Why this blog?

22 12 2010

Myself (left) and Fire Brigades Union colleague Dave Chappell at the José Martí Memorial in the Plaza de la Revolución in Havana

 

Cuba is a country that many people find interesting. It is unique. Its political and economic system and its cultural mix mean that it is unlike anywhere else.

The survival of the revolutionary government has been remarkable. People have been predicting its imminent demise for 52 years. These predictions reached a crescendo during the early 1990s after the collapse of the Soviet Union. Despite the unprecedented peace-time drop in production and economic performance that this caused, the Cuban regime survived and by the beginning of the next decade, the economy began to recover and improve.

When Fidel Castro ceded the presidency to his brother Raúl, first temporarily in 2006 and then permanently in 2008, again the revolutionary government’s opponents in the western media predicted its imminent collapse. Again they were proved wrong.

However, although the revolutionary government has survived, it is not currently prospering. The economy suffers from low productivity, low wages and widespread corruption and black market activity. Cuba’s economy is highly dysfunctional. It has an impressive record in producing university graduates and doctors, but produces little in the way of manufactured goods; and does not produce enough food to feed its population, leading to reliance on expensive imports, which the country is struggling to pay for.

The successful development of tourism has meant a regular influx of foreign tourists to the country and Cuban exiles in the USA and elsewhere regularly visit. This means that the younger generation of Cubans has much more knowledge of life elsewhere than previous generations have had and many have become impatient for improvements in living standards and for greater access to consumer goods. In addition, those with access to the tourist trade or with family overseas are often able to afford a lifestyle far superior to those in essential jobs, such as teachers, nurses etc. This has led to strains.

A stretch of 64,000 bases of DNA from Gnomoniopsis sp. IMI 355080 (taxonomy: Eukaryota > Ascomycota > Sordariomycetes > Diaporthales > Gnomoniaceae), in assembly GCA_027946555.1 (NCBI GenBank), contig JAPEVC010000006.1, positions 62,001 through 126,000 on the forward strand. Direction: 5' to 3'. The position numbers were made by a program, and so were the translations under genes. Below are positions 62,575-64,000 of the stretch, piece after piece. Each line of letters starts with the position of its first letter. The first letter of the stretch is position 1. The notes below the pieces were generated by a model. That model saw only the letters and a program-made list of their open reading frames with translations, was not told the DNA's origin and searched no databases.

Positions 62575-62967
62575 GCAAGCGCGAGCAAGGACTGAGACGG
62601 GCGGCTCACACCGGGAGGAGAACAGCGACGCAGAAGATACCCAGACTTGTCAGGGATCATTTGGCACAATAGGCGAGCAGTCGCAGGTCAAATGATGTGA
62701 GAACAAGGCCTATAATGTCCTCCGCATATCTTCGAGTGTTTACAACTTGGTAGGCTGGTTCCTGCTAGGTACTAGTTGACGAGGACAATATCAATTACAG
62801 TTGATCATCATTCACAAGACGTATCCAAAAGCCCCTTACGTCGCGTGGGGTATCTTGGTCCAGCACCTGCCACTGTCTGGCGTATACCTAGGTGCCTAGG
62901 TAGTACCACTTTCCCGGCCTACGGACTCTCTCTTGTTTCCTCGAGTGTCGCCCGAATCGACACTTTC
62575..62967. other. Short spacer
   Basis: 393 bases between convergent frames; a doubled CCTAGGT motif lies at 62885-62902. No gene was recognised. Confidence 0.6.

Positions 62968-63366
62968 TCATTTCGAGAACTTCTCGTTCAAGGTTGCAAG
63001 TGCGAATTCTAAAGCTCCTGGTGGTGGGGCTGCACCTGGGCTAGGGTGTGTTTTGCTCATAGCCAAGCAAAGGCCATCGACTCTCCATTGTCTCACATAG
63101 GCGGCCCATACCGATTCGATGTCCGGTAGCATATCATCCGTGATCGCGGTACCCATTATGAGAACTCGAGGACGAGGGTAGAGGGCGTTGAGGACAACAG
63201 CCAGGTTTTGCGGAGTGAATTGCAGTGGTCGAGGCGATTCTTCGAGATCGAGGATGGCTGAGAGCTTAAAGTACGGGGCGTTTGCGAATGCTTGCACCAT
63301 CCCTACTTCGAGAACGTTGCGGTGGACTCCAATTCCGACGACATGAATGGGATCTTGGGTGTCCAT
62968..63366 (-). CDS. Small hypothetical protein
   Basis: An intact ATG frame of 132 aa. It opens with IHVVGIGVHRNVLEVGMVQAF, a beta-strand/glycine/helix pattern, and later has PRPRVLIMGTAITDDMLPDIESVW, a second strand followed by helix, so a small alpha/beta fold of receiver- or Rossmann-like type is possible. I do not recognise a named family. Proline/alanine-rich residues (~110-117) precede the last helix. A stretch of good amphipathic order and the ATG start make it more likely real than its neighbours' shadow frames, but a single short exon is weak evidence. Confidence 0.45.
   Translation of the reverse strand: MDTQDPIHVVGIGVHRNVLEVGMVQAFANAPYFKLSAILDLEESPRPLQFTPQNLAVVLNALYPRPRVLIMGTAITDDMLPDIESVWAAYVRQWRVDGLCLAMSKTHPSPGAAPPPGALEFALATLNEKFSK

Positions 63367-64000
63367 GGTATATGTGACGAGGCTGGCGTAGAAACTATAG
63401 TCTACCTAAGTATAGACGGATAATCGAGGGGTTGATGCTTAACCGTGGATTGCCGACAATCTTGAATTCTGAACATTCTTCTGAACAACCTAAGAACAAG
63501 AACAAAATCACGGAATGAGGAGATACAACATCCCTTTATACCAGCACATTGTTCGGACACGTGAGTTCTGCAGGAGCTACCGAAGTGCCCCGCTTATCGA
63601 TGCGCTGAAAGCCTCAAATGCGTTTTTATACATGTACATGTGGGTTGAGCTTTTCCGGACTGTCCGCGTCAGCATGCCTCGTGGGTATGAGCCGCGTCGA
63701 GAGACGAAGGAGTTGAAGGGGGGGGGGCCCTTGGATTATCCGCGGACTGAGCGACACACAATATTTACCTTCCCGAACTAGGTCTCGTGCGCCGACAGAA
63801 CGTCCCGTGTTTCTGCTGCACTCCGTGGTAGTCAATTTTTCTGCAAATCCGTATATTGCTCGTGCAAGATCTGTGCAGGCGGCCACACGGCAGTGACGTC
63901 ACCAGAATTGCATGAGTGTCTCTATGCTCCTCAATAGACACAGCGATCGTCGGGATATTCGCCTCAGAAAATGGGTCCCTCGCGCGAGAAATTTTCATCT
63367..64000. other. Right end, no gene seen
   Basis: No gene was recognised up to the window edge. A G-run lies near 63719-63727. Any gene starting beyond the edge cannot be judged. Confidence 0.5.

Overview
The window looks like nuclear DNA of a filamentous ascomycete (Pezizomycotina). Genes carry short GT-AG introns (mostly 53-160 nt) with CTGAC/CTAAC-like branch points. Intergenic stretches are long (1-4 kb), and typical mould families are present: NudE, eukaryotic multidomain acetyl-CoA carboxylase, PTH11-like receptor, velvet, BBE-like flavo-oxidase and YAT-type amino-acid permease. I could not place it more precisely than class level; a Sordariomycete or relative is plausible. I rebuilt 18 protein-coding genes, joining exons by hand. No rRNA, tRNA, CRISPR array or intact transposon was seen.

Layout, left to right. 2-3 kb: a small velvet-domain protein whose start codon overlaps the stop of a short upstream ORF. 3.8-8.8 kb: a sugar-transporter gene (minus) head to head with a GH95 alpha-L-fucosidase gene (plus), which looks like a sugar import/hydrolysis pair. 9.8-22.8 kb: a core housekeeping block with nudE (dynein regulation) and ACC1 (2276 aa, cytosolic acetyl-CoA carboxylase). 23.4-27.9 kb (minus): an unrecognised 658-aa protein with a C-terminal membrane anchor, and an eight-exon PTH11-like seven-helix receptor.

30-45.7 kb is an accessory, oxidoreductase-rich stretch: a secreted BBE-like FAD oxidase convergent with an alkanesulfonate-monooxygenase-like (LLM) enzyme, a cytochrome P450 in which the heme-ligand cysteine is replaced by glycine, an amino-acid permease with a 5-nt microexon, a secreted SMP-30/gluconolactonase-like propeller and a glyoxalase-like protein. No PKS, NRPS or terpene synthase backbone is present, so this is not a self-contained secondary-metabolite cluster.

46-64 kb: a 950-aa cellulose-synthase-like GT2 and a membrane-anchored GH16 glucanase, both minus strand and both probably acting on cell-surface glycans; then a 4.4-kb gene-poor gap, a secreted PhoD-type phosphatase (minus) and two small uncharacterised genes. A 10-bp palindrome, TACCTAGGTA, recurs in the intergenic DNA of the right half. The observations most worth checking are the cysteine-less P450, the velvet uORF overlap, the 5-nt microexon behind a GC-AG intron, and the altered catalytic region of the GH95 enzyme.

The Cuban Government is well aware of its problems and has been devoting much thought and energy to producing solutions to them. This has currently resulted in a programme of consultation with the Cuban people, through the Communist Party (PCC), the trade unions, youth organisations, the Women’s Federation  etc., on a programme of possible economic changes, to be discussed at a Congress of the PCC in April 2011.

The changes under discussion include the elimination of the ration book system; the end of the dual currency system; and reducing the number of people employed by the state.

I therefore think that spending the first quarter of 2011 in Cuba means that I will be there during an interesting period. Also, unlike the few foreigners who do write and blog from Cuba, I will not be based in Havana, but in Santiago de Cuba, in the east of the country. Consequently, I like to think that my observations on daily life and occurrences may be different to what people are able to read elsewhere and be of some interest to people concerned about Cuba.

Inevitably, any writing about Cuba, however much the author tries to be objective, is clouded by the author’s own beliefs and prejudices. My own position is that I would describe myself as a critical supporter of the Cuban Revolution. The overthrow of Batista in 1959 was a tremendous achievement. I believe that the revolutionary government genuinely set out to create a fairer society, one in which illiteracy, poverty and health inequalities were eradicated.

The immediate campaign of hostility from the USA, involving an economic blockade and the encouragement of terrorism, led to a siege mentality within the island. This has led to restrictions on individual freedom, as it would in any country that feared itself to be under attack from a powerful neighbour.

The harsh economic realities of the present world order in addition to that US hostility have meant that the revolution and its leadership have not been able to create the type of society that they have wanted to. People make history, but not in the circumstances of their own choosing.

However, I still believe that the leadership of the Cuban Government wants to build that fair society. I wish them every success in doing so. The alternative would be to replicate the kind of capitalist society that can easily be seen elsewhere in the region, where a wealthy elite live in gated communities whilst millions of their fellow citizens live in abject poverty in shanty towns, plagued by crime, leading to hundreds of young men losing their lives each year in drug-related gang warfare. I believe that the Cuban people deserve better.

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